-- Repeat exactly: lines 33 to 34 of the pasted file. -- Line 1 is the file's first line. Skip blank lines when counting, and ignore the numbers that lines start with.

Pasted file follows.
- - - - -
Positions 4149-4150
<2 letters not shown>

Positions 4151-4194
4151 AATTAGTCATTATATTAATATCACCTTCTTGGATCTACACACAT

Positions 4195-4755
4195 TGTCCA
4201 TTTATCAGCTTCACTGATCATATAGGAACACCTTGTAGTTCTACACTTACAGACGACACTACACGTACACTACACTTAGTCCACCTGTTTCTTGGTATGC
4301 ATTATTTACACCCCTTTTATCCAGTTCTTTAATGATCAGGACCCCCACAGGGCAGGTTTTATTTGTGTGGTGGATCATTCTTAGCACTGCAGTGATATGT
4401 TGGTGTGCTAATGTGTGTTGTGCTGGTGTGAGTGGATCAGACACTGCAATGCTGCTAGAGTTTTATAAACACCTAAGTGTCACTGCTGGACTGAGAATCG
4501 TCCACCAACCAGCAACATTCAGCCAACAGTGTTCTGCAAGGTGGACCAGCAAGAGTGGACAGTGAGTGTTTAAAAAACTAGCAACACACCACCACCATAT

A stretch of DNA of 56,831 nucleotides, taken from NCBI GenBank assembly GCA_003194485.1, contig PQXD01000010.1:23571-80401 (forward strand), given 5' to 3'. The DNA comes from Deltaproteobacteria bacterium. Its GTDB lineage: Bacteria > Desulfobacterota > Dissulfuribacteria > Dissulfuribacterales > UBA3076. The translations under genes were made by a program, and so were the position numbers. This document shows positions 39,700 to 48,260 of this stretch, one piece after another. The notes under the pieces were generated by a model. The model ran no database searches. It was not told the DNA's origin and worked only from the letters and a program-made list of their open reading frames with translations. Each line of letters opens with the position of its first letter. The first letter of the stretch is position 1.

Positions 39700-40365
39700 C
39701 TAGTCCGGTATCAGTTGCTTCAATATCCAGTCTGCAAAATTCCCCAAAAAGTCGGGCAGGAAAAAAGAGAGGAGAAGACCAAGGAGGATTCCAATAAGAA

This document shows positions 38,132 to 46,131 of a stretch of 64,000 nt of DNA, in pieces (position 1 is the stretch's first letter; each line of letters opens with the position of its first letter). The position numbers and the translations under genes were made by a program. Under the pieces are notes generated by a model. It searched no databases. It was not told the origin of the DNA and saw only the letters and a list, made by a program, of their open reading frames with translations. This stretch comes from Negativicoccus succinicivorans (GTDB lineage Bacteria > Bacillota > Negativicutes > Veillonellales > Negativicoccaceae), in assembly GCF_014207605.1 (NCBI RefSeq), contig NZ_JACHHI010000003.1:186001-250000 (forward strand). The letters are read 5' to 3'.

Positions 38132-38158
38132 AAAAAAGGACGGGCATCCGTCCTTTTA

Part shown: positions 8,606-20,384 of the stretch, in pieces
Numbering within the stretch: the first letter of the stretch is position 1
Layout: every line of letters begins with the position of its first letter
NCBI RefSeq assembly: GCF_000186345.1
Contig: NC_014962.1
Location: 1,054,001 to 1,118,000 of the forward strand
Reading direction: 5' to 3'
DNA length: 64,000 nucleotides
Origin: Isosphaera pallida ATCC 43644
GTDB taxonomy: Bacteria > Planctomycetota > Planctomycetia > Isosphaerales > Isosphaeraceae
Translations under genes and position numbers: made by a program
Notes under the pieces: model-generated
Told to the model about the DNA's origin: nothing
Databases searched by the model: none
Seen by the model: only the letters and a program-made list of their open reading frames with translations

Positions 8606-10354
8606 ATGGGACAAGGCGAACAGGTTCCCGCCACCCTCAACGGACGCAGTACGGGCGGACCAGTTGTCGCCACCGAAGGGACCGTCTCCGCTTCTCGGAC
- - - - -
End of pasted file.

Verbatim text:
Positions 8606-10354
8606 ATGGGACAAGGCGAACAGGTTCCCGCCACCCTCAACGGACGCAGTACGGGCGGACCAGTTGTCGCCACCGAAGGGACCGTCTCCGCTTCTCGGAC